Adding a penny on the basic rate of income tax, or charging the over 40’s £33.40 a year an earmarked contribution are just some of the solutions recommended in a report out today which will kick-start a desperately-needed debate on how to pay for adult social care and rescue the services caring for older and disabled people from collapse.
Years of significant underfunding of councils, coupled with rising demand and costs for care and support, have combined to push adult social care services to breaking point says the Local Government Association who have produced their own green paper as they say s adult social care reaches breaking point
Since 2010 councils have had to bridge a £6 billion funding shortfall just to keep the adult social care system going. In addition the LGA estimates that adult social care services face a £3.5 billion funding gap by 2025, just to maintain existing standards of care, while latest figures show that councils in England receive 1.8 million new requests for adult social care a year – the equivalent of nearly 5,000 a day.
Decades of failures to find a sustainable solution to how to pay for adult social care for the long-term, and the Government’s recent decision to delay its long-awaited green paper on the issue until the autumn, has prompted council leaders to take action.
Short-term cash injections have not prevented care providers reluctantly closing their operations or returning contracts to councils and less choice and availability to a rising number of people with care needs. This is increasing the strain on an already-overstretched workforce and unpaid carers, and leading to more people not having their care needs met.
Increased spend on adult social care – which now accounts for nearly 40 per cent of total council budgets – is threatening the future of other vital council services, such as parks, leisure centres and libraries, which help to keep people well and from needing care and support and hospital treatment.
The report recommends four methods of funding,increasing income tax for taxpayers of all ages – a 1p rise on the basic rate could raise £4.4 billion in 2024/25 or increasing national insurance – a 1p rise could raise £10.4 billion in 2024/25
A Social Care Premium, charging the over-40s and working pensioners an earmarked contribution (such as an addition to National Insurance or another mechanism). If it was assumed everyone over 40 was able to pay the same amount (not the case under National Insurance), raising £1 billion would mean a cost of £33.40 for each person aged 40+ in 2024/25.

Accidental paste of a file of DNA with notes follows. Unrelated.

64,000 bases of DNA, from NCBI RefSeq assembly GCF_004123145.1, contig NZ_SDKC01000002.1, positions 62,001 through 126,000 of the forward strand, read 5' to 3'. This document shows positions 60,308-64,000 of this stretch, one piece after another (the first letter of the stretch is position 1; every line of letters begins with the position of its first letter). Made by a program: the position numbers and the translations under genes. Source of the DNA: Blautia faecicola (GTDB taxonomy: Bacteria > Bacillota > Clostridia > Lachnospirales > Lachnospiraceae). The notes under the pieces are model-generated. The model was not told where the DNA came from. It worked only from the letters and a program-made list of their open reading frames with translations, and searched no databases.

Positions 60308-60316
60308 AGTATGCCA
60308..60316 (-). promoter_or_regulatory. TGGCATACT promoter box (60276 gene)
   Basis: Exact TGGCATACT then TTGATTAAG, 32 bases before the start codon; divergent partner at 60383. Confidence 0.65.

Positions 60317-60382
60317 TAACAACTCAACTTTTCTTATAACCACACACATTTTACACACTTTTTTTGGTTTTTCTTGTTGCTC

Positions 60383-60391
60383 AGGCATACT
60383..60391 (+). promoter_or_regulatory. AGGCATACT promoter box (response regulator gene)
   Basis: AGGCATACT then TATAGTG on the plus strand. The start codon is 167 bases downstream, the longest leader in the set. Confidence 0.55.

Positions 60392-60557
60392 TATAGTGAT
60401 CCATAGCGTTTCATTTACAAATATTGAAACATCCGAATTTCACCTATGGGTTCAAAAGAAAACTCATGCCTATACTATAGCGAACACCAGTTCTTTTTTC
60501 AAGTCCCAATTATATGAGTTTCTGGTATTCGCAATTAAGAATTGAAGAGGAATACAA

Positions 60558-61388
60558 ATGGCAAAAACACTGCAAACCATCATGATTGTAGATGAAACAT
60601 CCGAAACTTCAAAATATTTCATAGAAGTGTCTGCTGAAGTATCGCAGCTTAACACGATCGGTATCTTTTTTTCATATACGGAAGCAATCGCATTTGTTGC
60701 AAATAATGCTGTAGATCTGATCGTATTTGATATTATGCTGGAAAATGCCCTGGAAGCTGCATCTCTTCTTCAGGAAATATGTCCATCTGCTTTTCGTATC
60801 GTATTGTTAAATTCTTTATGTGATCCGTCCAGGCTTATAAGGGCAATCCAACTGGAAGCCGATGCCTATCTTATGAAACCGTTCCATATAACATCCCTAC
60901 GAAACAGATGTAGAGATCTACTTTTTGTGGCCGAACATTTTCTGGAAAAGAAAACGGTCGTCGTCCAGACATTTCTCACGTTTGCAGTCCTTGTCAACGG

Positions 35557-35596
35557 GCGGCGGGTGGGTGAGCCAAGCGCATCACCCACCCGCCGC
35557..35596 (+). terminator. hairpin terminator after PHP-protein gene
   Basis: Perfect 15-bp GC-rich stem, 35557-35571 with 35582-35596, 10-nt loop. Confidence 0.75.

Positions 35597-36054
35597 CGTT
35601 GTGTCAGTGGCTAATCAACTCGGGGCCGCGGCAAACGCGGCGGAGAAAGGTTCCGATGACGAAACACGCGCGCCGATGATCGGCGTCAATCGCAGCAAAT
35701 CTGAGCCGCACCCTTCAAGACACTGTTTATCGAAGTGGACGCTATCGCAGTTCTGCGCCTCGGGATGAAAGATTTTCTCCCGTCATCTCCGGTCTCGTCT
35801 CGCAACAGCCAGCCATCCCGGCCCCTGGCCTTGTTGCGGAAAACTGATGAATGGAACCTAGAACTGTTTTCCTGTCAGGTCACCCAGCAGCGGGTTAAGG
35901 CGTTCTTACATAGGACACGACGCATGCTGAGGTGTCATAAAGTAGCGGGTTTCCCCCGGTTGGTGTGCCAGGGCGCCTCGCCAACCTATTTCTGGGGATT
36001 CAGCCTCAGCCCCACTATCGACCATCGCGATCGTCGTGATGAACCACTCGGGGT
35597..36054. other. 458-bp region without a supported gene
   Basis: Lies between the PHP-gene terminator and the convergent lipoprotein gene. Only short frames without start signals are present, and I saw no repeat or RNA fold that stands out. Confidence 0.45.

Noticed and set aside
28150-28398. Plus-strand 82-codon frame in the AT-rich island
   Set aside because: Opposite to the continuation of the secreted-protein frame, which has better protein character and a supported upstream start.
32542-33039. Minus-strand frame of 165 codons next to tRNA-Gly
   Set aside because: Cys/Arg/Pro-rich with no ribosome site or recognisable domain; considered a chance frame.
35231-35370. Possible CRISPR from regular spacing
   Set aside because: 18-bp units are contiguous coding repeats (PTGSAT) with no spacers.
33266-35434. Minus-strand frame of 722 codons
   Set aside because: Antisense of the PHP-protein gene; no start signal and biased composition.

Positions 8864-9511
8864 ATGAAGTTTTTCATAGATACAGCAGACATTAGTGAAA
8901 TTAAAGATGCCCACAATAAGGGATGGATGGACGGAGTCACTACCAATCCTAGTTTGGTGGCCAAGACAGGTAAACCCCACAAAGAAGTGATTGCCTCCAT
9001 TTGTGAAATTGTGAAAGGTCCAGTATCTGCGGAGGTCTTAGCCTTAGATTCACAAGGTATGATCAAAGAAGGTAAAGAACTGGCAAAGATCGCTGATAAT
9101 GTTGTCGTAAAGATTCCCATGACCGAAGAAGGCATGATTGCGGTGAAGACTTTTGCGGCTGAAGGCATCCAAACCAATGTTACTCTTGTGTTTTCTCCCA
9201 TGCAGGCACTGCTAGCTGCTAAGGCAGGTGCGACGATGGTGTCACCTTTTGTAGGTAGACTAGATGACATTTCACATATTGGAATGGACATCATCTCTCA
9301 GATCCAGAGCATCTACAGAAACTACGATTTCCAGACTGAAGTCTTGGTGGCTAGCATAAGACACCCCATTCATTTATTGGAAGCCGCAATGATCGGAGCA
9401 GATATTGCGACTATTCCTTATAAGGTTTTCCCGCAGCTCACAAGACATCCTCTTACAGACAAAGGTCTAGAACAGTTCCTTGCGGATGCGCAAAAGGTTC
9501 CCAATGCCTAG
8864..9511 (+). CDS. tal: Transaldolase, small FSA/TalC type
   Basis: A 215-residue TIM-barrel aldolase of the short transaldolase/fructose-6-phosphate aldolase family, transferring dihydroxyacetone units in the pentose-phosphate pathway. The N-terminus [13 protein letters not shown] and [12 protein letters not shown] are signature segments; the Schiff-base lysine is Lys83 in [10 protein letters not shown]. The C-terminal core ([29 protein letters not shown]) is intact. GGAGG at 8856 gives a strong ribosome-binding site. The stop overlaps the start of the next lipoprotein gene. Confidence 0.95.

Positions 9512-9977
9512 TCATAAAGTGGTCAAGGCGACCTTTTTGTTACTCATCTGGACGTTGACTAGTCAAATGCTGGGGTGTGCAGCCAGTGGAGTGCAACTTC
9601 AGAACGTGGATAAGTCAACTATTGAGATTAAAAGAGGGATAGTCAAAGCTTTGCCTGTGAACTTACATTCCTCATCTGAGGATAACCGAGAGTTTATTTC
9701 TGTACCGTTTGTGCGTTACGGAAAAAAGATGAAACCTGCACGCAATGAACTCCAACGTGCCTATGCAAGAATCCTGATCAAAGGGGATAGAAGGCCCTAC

The means testing of universal benefits, such as winter fuel allowance and free TV licences, could raise £1.9 billion in 2024/25 and allowing councils to increase council tax – a 1 per cent rise would generate £285 million in 2024/25.
Cllr Izzi Seccombe, Chairman of the LGA’s Community Wellbeing Board, said:
“People have a right to live the life they want to lead and high quality adult social care and support plays an essential role in this. It is also vital to society. It strengthens communities, reduces pressures on the NHS, supports around 1.5 million jobs and contributes as much as £46 billion to the UK economy.
“But work to find a long-term funding solution for adult social care and support has been kicked into the long grass by successive governments for the past two decades and has brought these services to breaking point.
“It has created a deeply uncertain and worrying future outlook for people who use adult social care services now and the growing number of people who will need them in the future.
“We cannot duck this issue as a society any longer. Our green paper is the start of a nationwide public debate about the future of care for all adults, and how best to support their wellbeing, and we encourage as many people and organisations to have their say on how we pay for it and the responsibilities of citizens, families and communities.
“Adult social care and support matters. We must fund it for the long-term so that people of all ages can be supported to live the life they want to live. Building a better society means ensuring that everyone receives the care they need to lead a good life: well, independent and at home for as long as possible. This process must start now.”